2) Talk about slicing and Riemann sums and do very basic examples. Don't make too much of a big deal about knowing how to model something by appropriately employing Riemann sums (appropriately slicing things, for example, along directions where things are well-behaved and can be considered locally constant)...just do a bunch of examples so students can model later experience on these. Don't worry about general conceptual development that will allow the use of integrals in any new situation so much as getting the student to be able to recognize that "If the force doesn't vary with x then you can just do force times distance, but if the force varies with x then you have to integrate". Or, we could aim to get the students to recognize that "When you are working with finite things we can add, but when we move to continuous things we have to trade the sum for an integral"...without emphasizing the nuts and bolts of Riemann sums and various subtleties.

I'm trying to tease out what the difference in emphasis is, here. There is surely a spectrum, here. Experienced mathematicians teaching calculus probably are guilty of trying to move their students toward thinking about calculus in a way that is preparatory for later, more modern, mathematics...whereas physicists want us to churn out great 18th century mathematicians...I don't know, but I'd really like to.

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    $\begingroup$ As a physicists I disagree with your physicists. $\endgroup$ – Wrzlprmft Dec 21 '16 at 15:02
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    $\begingroup$ I think the weight of the evidence is that formal or mechanical computational skills are best retained if they are built on a substrate of conceptual understanding. However, it is important to distinguish between 2 different types of "conceptual understanding". Many mathematicians think that you can't "understand" something like a derivative unless you have a precise definition and a careful existence proof. I do not think that is helpful for beginners; rather, the kind of "conceptual understanding" that seems to be most important for beginners is more informal and heuristic. (cont'd)... $\endgroup$ – mweiss Dec 21 '16 at 15:26
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    $\begingroup$ ... In that sense the optimum sequence for learning would be something like (informal conceptual) --> (formal, skill-based proficiency) --> (rigorous conceptual). Although to be honest I think that most really deep learning is not "monotonic" with respect to this order but rather involves tacking back and forth among these three phases. $\endgroup$ – mweiss Dec 21 '16 at 15:27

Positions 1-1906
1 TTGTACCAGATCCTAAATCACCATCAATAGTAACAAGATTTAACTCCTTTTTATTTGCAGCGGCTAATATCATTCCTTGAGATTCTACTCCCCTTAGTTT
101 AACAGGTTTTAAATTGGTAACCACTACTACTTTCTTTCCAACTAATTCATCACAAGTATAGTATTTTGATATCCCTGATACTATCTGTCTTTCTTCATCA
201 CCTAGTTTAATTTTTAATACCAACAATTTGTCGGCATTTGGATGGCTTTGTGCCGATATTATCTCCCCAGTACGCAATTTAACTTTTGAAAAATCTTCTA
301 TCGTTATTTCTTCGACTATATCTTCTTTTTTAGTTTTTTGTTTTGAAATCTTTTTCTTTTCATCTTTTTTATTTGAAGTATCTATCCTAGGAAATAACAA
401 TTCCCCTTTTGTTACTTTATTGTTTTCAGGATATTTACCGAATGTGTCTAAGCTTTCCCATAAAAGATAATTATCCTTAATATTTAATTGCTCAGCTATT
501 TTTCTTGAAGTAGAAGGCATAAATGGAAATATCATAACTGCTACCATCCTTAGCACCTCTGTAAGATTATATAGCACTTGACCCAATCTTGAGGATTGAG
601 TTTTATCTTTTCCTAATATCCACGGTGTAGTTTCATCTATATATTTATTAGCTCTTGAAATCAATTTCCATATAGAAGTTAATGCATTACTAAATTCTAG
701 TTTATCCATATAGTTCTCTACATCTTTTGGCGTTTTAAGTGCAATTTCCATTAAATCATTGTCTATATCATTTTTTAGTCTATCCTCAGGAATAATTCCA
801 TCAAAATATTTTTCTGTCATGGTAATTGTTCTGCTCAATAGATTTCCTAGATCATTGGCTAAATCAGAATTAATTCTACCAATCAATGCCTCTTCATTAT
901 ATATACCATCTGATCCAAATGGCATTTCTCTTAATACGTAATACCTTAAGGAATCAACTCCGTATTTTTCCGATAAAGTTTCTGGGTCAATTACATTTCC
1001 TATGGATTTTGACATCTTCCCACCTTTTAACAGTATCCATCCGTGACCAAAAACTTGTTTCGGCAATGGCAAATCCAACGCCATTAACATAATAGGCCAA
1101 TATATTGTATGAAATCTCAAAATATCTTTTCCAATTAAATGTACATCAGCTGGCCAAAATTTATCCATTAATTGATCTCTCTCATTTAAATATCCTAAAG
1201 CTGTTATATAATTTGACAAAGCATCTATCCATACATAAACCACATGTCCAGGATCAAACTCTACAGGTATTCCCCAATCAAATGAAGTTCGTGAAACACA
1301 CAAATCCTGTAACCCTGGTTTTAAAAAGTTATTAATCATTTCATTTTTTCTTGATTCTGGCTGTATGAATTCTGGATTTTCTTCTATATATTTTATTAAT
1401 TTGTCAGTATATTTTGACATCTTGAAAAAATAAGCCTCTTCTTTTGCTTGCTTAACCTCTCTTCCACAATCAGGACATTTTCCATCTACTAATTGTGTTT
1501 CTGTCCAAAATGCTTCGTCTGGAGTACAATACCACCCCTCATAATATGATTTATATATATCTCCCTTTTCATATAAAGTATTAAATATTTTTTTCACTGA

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    $\begingroup$ @DanielR.Collins: instructors who do more rote-memorization presentations have higher passing rates in our classes (but students less prepared for a later real math course) Or less prepared for later physics and engineering courses. There is evidence that this does really happen: academia.stackexchange.com/a/75968/1482 . See the quote from the Braga paper. $\endgroup$ – Ben Crowell Dec 22 '16 at 14:07
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    $\begingroup$ @BenCrowell: That's a great reference ("teachers can either engage in real teaching or in teaching-to-the-test"), exactly my experience here (esp. with standardized, multiple-choice final exam regimes); thanks so much for pointing that out. $\endgroup$ – Daniel R. Collins Dec 22 '16 at 15:00

I'm primarily a physicist, but I also teach first-semester freshman calc once in a while. Your characterization of a cultural divide between physicists and mathematicians on this subject does not seem at all accurate to me. If anything, I think the characterizations should be reversed, at least on the average -- but it would only be an average, because different teachers are different.

Here is a dialog that I have had many, many times with my physics students in my office hours:

student: I'm supposed to find the maximum power. How do I do that?

me: Think back to your calculus.

student: Oh, I can do it using calculus? OK, so ... what do I do?

me: It's a function, and we're trying to find an extremum...

student: Oh, an extremum! So I set it equal to zero.

me: Set what equal to zero?

student: The power?

me: Er, if you were running a business, and you wanted to maximize your profits, would you set your profits equal to zero?

student: Oh, no. Huh. So what do I do?

At this point, I prompt the student to sketch a function with a maximum and draw a tangent line at the peak. Then they remember that they should be taking the derivative and setting it to zero. The point of relating this dialog, which I've had dozens of times over the years, is that my students' problems are almost never with computing things using calculus. The problems are with recognizing when they need to use their calculus, and applying it in a way that shows conceptual understanding.